Taipei Buying face masks has been a challenge for many people in Taiwan during the first two days of a new government rationing program, and members of the international community told CNA Friday they were having similar problems.
Demand for face masks has surged amid fears of the spread of the 2019 novel coronavirus (2019 nCoV), and shortages have forced the government to ration mask purchases to two per person every seven days at pharmacies contracted by the national health insurance (NHI) system.
Many Taiwanese have been forced to wait in lines to get their hands on two of the 200 face masks made available at each pharmacy per day or have found that the pharmacies have sold out, and foreign nationals have faced similar problems.
Perla Lupo, a factory worker from the Philippines, said it was very difficult to buy face masks where she is in Guanyin District in Taoyuan because she and her colleagues need to be at work when the masks are being sold.
"The line is already long at seven in the morning. (To make matters worse) the pharmacy opens at 11 a.m.," she said, adding that the limited number of pharmacies in Guanyin Industrial Park is also a problem.
For industrial parks with large numbers of migrant workers and few pharmacies, as is the case in Guanyin, "why don't you consider a moving store for masks to reach those who cant find pharmacies?" Lupo suggested.
Erick Gonzales, a religious studies teacher from the Philippines, said he learned about the new rationing system Thursday from his local pharmacy in Dazhi District in Taipei where he lives and works, but was unable to purchase any masks due to the high demand.
The pharmacy ran out of masks in 30 minutes, Gonzales said, but he appreciated the help he was given by the worker there who told him the best time to go and the days on which he could buy masks, something he said was important to his health as someone who is asthmatic.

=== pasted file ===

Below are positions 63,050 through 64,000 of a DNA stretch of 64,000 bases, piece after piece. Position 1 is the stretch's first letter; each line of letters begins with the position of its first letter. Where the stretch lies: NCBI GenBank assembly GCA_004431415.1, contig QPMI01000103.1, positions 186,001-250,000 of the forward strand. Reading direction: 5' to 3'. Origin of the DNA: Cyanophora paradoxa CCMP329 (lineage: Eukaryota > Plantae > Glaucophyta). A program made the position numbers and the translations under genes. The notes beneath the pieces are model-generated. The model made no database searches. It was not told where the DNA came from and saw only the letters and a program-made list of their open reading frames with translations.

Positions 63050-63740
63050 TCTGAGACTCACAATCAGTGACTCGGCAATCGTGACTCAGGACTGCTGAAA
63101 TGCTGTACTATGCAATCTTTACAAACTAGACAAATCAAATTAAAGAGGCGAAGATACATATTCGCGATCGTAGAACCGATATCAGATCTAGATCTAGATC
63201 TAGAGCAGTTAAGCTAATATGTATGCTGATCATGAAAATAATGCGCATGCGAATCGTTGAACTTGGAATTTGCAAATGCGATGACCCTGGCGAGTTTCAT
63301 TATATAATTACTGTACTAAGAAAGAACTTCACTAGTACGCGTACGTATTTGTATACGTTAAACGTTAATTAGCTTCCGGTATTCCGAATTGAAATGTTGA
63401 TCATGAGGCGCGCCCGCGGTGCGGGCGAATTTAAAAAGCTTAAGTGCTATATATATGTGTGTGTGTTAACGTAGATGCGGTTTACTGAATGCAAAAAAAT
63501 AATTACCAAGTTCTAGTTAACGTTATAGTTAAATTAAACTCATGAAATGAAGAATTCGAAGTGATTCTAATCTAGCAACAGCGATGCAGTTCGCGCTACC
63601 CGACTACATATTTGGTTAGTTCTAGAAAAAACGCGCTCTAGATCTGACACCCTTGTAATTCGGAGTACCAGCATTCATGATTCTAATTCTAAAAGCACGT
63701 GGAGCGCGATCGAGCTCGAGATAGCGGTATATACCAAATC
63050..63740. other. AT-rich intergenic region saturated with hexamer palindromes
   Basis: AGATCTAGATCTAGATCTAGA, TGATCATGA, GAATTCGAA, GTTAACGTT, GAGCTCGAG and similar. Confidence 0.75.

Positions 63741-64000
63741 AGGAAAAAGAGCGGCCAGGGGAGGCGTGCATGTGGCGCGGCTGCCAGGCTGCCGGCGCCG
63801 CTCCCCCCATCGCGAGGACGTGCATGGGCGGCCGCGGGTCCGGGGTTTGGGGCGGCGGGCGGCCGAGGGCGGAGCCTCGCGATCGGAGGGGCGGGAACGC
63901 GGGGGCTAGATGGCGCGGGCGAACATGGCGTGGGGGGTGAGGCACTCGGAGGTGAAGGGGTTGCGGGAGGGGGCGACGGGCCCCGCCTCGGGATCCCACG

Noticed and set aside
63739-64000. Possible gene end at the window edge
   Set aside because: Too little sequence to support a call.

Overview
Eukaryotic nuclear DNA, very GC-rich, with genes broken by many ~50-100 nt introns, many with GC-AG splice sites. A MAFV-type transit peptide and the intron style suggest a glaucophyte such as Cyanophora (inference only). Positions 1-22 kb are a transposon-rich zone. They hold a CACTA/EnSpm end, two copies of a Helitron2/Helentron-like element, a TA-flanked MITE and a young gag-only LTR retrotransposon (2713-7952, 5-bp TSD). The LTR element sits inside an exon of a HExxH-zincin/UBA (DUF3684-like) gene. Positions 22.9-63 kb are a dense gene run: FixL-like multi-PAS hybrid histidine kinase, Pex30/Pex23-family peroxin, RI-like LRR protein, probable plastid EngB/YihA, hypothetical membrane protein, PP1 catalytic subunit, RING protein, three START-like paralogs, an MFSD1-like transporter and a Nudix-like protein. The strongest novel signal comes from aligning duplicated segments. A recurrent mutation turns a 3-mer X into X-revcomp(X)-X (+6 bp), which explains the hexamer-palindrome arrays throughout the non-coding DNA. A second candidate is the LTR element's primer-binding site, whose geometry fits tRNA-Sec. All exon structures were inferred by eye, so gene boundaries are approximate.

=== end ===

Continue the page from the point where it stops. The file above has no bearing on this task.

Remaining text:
"I worry about getting sick at this time. I want to buy masks not only as a precaution to contracting the nCoV and N1 flu, but also the common cold," he said.
Meanwhile, British expat Daniel Cunningham, who works in Taipei, said he had not come across a store in the city with any masks in stock since last week, but he did not seem worried.
He feels masks are only needed while taking public transportation as an act of courtesy to other passengers, and he has actually cut down his use of the MRT and buses over the past week in favor of U bikes.
American John Chen said he has not had any luck getting the masks from pharmacies after the program hit the road.
Chen, who wears a mask every day due to frequent MRT rides and meetings, said he had problems understanding how the system works in the beginning and had to get someone to explain to him.
He felt the new approach, however, was better than what came before it, when people could buy three at a time from convenience stores whenever they were able to line up at the right time.
"I think it's good they controlled it, so people can't buy them all. I think this will make it easier to buy [masks] than before."
There was also a sense among those interviewed, including Cunningham, that the face mask phenomenon has gone overboard.
"I feel that Taiwan has a case of mass hysteria at the moment, which is probably related to the shared experience of the SARS outbreak in 2003," he said.
He was more concerned about the environmental impact of the disposal of used surgical masks at a time when millions of people are using them every day.
Adrian Saunders from the United Kingdom said there was too much emphasis on wearing masks.
"Wearing masks is not common in Western countries, so I think it's not impressing foreigners much, especially as many people don't use them properly," Saunders said, arguing that more attention should be given to keeping good hygiene.
"Concern is one thing, because, yes, this could turn nasty. But panicking about masks seems, at best, pointless," he said.
Source: Focus Taiwan News Channel